The “Blizzard of 2016” rolled in and left a nice 30-inch snow portion for NJ folk to savor. But, this dish disappeared quickly – a big thaw began as the warm air crept in, melting the stuff away along Caitlin and the Twins’ creation, Ronnie the snowman. The big thaw inspired this watercolor. It is a slightly exaggerated view from the parking lot shared by tavern employees, shoppers, and residents of the old apartment building (that’s us). You may have seen the same building in an earlier post, but the Sycamores are brandy new. Enjoy!
At last; a light snow dusting settled on tree branches and walking paths in the second half of Sunday. Just in time for the finished painting, which I started last week!
Thought I’d share another one from the Natirar. This scene can be found in what I call the “upstairs” section of the park. Not too far from the entrance is a path that takes you over the Raritan river and up toward an open grassy area, where this big gray barn resides. It has been a “good” winter, so this area is almost entirely covered in snow and ice. Only a few random twigs and grasses emerge from underneath, and sway back and forth in the cold evening air. I have seen wild turkey in the area, so I thought that they might like to wander around the big barn once in a while in search of a meal. Who knows what else goes on when we are not around…
One morning before work I went out to Natirar Park to do a site assessment for my ecology class. I puttered around in the frozen field for a while and then I made my way down to the Raritan River to jot down a few more notes. A great blue heron patiently waited on the partially frozen section of the river and it probably wondered why I showed up and when I would go away. I know that’s what I’d be thinking if I were a great blue heron. I got what I needed for class and high-tailed it out of there before I completely lost feeling in my fingers. I rolled up to the stop sign and I noticed a bright red barn across the street. I thought it looked interesting so I snapped a quick photo before making a left turn out of the park. The following weekend I tried to recreate the scene on paper, minus that awful street running through the middle. I took out the street and put in a field where the snow had almost melted away. I didn’t like the way the first attempt came out so I tried it again. Here are the results.
Its like one of those electronic games you play at the bar trying to figure out the difference between the 2 pictures….
In a previous post, I have included a painting of mine brook, late in the day, facing north. The image above is a quick watercolor sketch in the other direction. I was looking down from the 2nd floor apartment building and I only had about half an hour before the light would change. The daylight was so intense and it really lit up the big yellow house and the two red cars as well as the hill in the back of the house. A nice little picture, but I had covered up too much of the white snow to create the effect I was ultimately shooting for. In watercolor, once you cover up the white paper, you can never get it back. Applying white paint just doesn’t look right. This might be another one that deserves a 2nd attempt in the future.
Some say that the suburbs are boring. I wouldn’t know because I haven’t been bored since I was a teenager. But, I do think that the suburbs are annoying. You can’t even enjoy a quiet walk. Frantic people in their Mercedes and BMWs speed up and down quiet streets in a rush to worship their television, or maybe they’re on an important journey to the mall. But, I think beauty exists everywhere; even in the suburbs. After a good snow suburbia or any other place transforms into a beautiful new landscape. Trees, houses, and roads are blanketed in this magnificent cold, fresh, white powder, and you can’t help but feel a sense of mystery and wonder. I don’t mean to sound like Aladdin going on a magic carpet ride, but the feeling is coincidentally similar.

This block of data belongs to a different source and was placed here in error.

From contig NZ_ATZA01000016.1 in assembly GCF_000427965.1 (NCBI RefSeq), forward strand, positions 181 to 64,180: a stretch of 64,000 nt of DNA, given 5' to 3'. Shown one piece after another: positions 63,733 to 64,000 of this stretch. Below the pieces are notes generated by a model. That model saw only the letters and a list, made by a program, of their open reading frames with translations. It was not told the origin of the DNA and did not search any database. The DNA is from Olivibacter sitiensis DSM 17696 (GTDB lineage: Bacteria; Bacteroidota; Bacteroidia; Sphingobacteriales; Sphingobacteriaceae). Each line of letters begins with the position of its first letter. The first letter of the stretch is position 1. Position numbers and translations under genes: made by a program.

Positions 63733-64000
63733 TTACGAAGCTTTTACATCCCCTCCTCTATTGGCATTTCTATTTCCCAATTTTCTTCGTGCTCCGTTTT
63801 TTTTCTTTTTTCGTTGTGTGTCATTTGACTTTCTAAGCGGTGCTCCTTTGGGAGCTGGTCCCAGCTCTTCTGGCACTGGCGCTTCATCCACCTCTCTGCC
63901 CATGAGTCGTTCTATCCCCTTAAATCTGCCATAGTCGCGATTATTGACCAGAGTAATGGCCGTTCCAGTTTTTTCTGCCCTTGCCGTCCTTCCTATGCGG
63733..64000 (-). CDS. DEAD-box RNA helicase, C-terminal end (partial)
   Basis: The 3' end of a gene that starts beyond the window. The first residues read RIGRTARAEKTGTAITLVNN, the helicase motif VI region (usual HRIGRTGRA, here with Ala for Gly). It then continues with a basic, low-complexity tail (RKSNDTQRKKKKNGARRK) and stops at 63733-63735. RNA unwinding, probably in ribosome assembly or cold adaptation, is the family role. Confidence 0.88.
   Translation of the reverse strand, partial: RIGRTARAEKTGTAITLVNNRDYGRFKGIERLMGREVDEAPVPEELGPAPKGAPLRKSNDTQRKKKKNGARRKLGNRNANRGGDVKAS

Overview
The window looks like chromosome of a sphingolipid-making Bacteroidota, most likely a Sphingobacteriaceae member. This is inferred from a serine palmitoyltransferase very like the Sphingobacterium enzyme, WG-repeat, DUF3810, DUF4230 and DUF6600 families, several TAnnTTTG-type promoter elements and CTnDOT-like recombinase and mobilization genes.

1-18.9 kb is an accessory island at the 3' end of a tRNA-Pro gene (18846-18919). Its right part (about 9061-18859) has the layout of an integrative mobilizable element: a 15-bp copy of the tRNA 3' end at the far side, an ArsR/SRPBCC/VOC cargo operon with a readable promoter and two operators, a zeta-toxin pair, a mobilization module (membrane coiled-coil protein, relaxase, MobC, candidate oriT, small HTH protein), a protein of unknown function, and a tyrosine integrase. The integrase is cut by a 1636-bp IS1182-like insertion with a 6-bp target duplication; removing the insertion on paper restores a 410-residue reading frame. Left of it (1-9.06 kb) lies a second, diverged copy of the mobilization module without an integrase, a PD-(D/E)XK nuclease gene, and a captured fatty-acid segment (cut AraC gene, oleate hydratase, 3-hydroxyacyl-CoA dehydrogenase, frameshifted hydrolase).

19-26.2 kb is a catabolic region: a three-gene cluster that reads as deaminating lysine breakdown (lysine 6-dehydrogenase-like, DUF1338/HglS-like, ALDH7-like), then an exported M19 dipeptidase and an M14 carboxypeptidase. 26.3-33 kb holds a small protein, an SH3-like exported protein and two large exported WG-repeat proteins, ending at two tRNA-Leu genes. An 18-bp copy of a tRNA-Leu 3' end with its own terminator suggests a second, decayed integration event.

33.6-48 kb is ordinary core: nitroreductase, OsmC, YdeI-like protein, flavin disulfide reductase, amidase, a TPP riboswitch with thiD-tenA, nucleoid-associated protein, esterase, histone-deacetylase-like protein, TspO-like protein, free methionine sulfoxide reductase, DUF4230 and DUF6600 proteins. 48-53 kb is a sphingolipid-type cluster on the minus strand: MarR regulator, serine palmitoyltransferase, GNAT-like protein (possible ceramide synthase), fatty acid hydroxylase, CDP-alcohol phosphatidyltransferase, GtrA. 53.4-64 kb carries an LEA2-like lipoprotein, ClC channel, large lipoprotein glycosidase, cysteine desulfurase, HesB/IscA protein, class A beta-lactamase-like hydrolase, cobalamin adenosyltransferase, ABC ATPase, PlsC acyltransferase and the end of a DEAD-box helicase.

I am thankful for a few good recent snow storms in my neighborhood, which inspired this painting. The house on the right seems to be a “second home”; the light is never on, and there is hardly any sign of life other than an occasional pileated woodpecker in that big old oak tree. On one night in July this year, this place was rockin with about 40 strong, and that was the only time I have ever seen a human soul here. I could be totally off the mark of course, as this might be the residence of Count Dracula. No, perhaps it’s Xavier’s School for Gifted Youngsters. Oh, I guess I’ll never know.
The photograph above of Spiderman’s Aunt’s place left a bit of room for painting imagination….
Mine Brook (above) is a brook that runs parallel (for a while) with the street I live on (today), and flows into the North Branch of the Raritan River. Attempting to re-create a place that is local is always more special than doing a scene that I have traveled to once (or twice), especially, if I don’t consider that landscape “home”. For instance, looking at a painting of a desert may not resonate with me the way it would with a resident of a desert landscape. I’m accustomed to hardwood trees like oak, maple, and hickory; rivers, streams, and slight rocky elevations (Piedmont); fields, swamps, and marshes in the lowlands. These types of landscape characteristics have engrained themselves in me as signs of home. This is not to say that people can’t find a new home in a new landscape. The painting of Mine Brook is embellished, of course, as it is the artist’s responsibility. In reality, the brook is more like a tiny trickle, which gives the impression that it will dry up by next morning. Yet, it continues to trickle on and after a good rain the brook comes alive with a strong steady flow once again…